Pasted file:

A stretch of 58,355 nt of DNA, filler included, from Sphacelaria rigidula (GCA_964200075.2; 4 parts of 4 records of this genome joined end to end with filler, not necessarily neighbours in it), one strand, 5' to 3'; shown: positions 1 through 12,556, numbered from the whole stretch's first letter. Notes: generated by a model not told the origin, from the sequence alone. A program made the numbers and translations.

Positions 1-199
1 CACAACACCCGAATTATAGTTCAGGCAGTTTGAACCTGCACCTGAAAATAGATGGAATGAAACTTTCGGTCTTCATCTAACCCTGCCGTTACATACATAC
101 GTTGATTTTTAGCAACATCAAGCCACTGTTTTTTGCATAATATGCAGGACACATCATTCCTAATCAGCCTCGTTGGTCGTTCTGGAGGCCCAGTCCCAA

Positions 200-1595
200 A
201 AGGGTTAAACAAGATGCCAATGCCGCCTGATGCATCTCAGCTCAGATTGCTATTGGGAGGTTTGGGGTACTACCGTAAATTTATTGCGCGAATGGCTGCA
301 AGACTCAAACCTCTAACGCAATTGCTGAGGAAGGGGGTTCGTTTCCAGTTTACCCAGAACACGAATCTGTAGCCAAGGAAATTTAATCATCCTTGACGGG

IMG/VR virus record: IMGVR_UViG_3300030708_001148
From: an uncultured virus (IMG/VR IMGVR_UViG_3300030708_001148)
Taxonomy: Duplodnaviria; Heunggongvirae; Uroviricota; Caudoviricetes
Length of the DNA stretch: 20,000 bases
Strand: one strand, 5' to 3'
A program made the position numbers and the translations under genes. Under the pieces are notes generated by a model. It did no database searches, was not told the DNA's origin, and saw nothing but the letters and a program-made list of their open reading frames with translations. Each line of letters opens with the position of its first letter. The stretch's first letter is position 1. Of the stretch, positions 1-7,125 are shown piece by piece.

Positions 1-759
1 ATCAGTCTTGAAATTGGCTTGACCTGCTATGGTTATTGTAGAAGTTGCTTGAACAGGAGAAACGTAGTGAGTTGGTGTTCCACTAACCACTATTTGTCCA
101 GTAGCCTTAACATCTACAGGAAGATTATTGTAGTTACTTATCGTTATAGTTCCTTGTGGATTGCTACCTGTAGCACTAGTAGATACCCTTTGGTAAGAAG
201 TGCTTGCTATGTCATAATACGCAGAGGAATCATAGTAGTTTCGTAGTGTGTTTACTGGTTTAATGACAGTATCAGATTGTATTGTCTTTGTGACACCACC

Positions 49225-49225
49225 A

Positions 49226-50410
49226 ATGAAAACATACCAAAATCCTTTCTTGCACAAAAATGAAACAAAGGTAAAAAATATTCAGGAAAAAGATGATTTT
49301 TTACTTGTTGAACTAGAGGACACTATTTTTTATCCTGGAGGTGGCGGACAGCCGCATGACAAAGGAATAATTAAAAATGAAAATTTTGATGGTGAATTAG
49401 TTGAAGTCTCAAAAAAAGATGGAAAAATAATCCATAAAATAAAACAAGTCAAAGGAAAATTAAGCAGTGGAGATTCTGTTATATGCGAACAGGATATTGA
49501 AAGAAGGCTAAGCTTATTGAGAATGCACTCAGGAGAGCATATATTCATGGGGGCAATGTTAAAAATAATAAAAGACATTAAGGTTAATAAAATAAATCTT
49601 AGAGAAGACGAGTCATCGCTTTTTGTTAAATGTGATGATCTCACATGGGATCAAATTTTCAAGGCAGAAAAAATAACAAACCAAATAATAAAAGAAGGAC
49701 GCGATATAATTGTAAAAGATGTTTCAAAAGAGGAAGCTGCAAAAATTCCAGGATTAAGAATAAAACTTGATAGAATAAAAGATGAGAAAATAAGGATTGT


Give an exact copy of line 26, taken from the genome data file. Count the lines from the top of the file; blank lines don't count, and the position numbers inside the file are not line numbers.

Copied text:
49601 AGAGAAGACGAGTCATCGCTTTTTGTTAAATGTGATGATCTCACATGGGATCAAATTTTCAAGGCAGAAAAAATAACAAACCAAATAATAAAAGAAGGAC